lmac2017. The use of logic requires an understanding of logical fallacies. You utilized the logical fallacy of false analogy.

For instance, other than the fact that some people believe prostitution is immoral, does the state have a legitimate interest in prohibiting prostitution? Perhaps it does: Courts have held that the state has a legitimate interest in controlling the health hazards posed by prostitution. See, e.g., Colorado v. Mason, 642 P.2d 8, 12 (Colo.1982).

State and federal governments are moving towards decriminalization in favor of regulation to serve legitimate government interests.

Whether the state may make it a criminal or civil offense to lie depends on the circumstances. For instance, the government has a legitimate interest in punishing people who lie on material matters when they give statements or testimony in official government proceedings.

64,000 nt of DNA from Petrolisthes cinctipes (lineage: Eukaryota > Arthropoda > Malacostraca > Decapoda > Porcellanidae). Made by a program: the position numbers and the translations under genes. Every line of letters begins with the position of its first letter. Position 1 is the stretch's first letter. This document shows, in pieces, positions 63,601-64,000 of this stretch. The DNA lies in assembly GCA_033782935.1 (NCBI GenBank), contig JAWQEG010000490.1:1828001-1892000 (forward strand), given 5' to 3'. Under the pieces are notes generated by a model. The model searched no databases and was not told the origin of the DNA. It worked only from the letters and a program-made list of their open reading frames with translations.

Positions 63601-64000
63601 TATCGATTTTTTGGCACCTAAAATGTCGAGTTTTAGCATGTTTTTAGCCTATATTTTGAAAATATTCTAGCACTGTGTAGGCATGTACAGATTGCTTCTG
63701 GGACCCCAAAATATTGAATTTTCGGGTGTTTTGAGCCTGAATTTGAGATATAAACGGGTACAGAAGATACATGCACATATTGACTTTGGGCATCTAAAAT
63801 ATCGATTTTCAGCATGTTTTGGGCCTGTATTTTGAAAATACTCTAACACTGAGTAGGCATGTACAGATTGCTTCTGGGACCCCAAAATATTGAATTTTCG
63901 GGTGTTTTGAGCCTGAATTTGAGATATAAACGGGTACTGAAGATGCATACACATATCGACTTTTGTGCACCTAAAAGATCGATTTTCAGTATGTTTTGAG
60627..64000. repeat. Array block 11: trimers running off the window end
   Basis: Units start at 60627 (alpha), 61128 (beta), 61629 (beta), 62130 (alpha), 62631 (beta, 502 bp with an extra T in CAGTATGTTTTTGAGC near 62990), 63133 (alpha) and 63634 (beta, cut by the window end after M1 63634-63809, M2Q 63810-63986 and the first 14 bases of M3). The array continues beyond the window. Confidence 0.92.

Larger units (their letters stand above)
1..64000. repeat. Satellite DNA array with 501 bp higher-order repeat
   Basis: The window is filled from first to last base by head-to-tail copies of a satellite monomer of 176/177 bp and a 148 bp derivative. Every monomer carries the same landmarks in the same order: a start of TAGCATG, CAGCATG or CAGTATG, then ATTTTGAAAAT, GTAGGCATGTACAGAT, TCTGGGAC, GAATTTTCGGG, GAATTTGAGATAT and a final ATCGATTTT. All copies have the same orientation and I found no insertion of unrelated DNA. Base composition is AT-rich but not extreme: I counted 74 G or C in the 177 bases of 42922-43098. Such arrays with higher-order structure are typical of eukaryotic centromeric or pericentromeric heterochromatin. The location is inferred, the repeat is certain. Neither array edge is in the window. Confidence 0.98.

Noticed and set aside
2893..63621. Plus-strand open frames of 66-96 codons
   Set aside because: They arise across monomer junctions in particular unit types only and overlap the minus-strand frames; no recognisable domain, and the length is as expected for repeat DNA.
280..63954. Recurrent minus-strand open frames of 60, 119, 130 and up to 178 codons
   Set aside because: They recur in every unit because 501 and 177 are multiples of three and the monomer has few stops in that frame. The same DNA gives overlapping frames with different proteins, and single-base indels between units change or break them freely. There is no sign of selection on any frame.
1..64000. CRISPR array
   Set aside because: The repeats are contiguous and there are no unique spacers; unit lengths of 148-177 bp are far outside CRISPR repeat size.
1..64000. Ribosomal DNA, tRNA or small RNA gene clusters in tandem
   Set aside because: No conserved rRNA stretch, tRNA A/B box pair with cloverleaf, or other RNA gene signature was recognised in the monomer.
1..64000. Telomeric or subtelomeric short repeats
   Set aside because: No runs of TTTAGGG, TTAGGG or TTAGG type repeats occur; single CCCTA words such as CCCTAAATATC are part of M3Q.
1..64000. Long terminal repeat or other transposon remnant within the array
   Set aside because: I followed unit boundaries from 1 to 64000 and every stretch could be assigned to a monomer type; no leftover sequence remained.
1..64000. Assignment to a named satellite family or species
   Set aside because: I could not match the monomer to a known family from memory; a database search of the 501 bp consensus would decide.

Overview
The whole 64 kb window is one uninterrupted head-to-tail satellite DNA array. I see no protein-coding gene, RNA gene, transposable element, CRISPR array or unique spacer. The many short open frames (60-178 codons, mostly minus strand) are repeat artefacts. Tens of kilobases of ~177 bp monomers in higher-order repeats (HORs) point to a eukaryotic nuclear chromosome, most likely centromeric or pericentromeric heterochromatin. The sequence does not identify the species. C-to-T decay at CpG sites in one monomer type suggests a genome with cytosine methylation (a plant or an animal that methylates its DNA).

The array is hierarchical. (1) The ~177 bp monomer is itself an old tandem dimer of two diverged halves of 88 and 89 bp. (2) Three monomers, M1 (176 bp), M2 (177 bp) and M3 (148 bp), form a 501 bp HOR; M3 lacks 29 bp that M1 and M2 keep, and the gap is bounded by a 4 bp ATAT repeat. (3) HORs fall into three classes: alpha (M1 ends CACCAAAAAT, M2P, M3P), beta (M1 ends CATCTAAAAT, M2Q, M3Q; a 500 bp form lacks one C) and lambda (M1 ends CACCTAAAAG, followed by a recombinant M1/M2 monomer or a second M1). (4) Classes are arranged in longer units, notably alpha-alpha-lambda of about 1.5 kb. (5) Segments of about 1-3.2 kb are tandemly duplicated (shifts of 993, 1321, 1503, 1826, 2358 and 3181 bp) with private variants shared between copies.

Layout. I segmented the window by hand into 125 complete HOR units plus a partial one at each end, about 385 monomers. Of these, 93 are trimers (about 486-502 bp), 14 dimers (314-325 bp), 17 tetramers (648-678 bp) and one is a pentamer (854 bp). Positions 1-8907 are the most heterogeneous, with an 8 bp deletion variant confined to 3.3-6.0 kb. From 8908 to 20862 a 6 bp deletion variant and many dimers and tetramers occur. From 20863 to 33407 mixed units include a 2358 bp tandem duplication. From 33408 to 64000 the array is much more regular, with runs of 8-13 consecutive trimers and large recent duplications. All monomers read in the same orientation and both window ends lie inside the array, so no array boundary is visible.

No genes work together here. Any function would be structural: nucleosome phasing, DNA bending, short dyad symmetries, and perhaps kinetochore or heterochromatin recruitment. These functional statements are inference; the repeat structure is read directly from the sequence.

Your argument based on "logic" is a logical fallacy. Wink
Linkat
 
  2  
Reply Thu 19 May, 2016 12:07 pm
@Linkat,
Odd this is voted down -- A family member has his own nonprofit where he travels to Uganda paying out of his own pocket - although he gets donations his own personal travels he pays himself. He goes there several weeks each time.

So far they have helped to build housing, an orphanage, school and working farm. The school is set up to help teach farming. They also put in an irrigation system. This is to help them be self-sustaining.

Another parent at a school my kids used to attend - have built an orphanage and school in Haiti after all the hurricanes.

A large part of churches is to help others - many of which are directed at children. My friend has adopted through a Christian adoption program 4 girls - 3 of which have physical and/or other special needs.

You may not agree with the Christian or Catholic or other religious faiths - but they do a lot of very caring and charitable help.